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Government delivers little comfort for the industry
Parliamentary secretary delivers bracing message to Australian parts-makers
15 Nov 2013
By IAN PORTER
The Abbott government is not interested in assisting a car industry that just scrapes by with taxpayer support, the parts industry was told today.
“That is not something we should be aiming for,” said Bob Baldwin, the Parliamentary Secretary assisting the Minister for Industry.
In what appeared to be a warning, if not a cold shower, for the car parts industry, Mr Baldwin stressed that the government was aiming to create a sustainable industry with a strong export element.
“We are committed and enthusiastic about a sustainable car industry and we want to give it every chance of success,” Mr Baldwin told the annual conference of the Federation of Automotive Products Manufacturers (FAPM).
“We need an industry that can successfully export and compete in international markets.”
But he said it will have to stand on its own two feet.
“I will be absolutely frank with you. An industry that just scrapes by because of government support is not something that we should accept or be aiming for.”
He said the industry was at the crossroads.
“It has been a part of our economy for the best part of a century, and we want it to be a part of our future.
“We appreciate its value to Australian manufacturing and the role it plays in innovation and the development and application of new technologies.
“But no matter how much support is offered, it will be wasted if the industry does not have all its own settings right.”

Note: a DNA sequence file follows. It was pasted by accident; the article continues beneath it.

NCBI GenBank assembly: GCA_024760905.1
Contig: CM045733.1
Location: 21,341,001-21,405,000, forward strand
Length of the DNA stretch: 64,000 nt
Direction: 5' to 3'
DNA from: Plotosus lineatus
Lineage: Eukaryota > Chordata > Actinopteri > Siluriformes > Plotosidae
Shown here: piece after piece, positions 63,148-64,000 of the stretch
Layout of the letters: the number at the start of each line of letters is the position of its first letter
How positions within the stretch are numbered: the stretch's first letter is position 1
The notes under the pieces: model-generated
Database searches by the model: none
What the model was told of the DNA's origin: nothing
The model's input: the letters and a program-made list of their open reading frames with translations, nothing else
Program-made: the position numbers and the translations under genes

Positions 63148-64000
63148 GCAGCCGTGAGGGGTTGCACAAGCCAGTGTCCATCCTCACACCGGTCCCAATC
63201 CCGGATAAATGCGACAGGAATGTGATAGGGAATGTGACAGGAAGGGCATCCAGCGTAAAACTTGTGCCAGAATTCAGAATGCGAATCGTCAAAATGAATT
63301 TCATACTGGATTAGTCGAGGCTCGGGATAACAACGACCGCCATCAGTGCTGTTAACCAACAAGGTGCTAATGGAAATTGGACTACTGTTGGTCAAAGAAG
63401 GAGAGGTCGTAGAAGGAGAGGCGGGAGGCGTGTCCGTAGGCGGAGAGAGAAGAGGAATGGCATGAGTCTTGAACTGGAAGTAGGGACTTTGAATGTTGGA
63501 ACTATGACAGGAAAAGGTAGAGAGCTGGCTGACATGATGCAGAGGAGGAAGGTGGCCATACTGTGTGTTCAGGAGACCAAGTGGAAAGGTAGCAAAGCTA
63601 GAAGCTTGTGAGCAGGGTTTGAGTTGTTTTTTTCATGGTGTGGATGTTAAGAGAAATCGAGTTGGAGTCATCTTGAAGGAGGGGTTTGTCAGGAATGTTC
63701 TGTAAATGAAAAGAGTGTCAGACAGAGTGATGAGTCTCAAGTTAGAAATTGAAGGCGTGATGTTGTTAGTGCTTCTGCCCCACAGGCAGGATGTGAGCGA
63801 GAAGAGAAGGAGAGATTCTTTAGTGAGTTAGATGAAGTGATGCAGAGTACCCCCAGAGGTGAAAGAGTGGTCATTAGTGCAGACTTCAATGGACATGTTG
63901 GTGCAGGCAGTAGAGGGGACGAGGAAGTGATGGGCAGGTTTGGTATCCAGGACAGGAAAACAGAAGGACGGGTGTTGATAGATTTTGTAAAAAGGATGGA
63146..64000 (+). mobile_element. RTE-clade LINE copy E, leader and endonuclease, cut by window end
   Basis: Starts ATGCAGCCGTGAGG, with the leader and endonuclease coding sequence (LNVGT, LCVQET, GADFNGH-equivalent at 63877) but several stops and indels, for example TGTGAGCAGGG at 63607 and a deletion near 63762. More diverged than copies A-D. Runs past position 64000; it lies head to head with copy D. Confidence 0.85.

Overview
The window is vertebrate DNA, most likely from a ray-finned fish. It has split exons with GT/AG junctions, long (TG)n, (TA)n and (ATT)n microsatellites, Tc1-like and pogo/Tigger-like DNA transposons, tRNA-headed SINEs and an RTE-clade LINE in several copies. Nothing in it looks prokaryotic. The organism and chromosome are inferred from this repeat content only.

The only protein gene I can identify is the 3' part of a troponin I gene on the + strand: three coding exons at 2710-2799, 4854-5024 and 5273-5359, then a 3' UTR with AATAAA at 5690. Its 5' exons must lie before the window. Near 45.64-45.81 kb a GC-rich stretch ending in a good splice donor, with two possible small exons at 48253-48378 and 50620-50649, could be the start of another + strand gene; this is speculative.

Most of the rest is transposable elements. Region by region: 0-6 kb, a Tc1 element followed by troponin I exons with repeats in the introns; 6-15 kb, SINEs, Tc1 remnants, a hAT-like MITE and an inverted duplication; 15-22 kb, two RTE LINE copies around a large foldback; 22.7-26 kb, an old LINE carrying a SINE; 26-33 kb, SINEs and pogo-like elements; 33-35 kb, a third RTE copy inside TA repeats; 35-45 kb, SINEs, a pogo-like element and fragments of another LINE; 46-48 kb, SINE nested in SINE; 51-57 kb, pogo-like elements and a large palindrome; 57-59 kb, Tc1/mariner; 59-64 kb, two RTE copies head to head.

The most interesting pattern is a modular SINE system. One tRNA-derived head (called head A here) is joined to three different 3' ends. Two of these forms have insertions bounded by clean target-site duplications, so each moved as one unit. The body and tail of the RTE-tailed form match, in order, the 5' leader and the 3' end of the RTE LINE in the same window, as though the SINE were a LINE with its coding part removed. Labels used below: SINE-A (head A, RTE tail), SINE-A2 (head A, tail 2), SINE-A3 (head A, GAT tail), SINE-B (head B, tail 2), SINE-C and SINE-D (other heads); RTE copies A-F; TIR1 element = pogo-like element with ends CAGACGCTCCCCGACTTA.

Mr Baldwin referred to the last plan introduced by the Coalition, in 2003, when it pledged to provide $4.2billon in assistance over 10 years to 2015.
“During the development of that plan, General Motors agreed that this was a transition plan towards industry sustainability that would not require further ongoing funding beyond the 10 years, that the industry would be self sustaining.”
Mr Baldwin made no comment on the significant changes to business conditions after the 2008 Global Financial Crisis, in particular the 30 per cent rise in the value of the Australian dollar.
He said the government recognised that other governments around the world offered assistance to their domestic car industries, but stressed that this alone would not guarantee a successful industry.
“Government support may well be an important factor, and we know that industries around the world are supported by their governments, but government investment should not be seen as the be-all and end-all.
“For the industry to succeed in the future, it needs to meet the demands of the market and be dynamic, innovative and drive change from within.”
He said the industry had been adversely affected by some decisions by the previous government and said the Abbott government was aiming to find policies that would hold the industry in good stead for decades ahead.
“The industry has seen enough of big promises being made and later rescinded,” Mr Baldwin said.
“Think of the Green Car Innovation Fund, think removal of FBT changes.
“So we are determined to make a responsible, reasoned, decision, a decision that is based on the best advice, information and analysis possible.
“We want to arrive at the best possible policies to secure the future of the industry, not just for the next few years, but for decades to come.
“We want to make sure that any support for the industry is accountable, transparent and targeted.”
And he indicated that state governments may be required to step up their involvement in the industry in future.
“There are no easy answers, but there is a genuine commitment and an enormous amount of goodwill between all parties.
“It means the Commonwealth and the states working together, hand in hand with the industry and unions. Together I know that we can find a way that is best for all Australians.”
Mr Baldwin addressed the conference in place of Industry Minister Ian Macfarlane, who was unable to attend for personal reasons.
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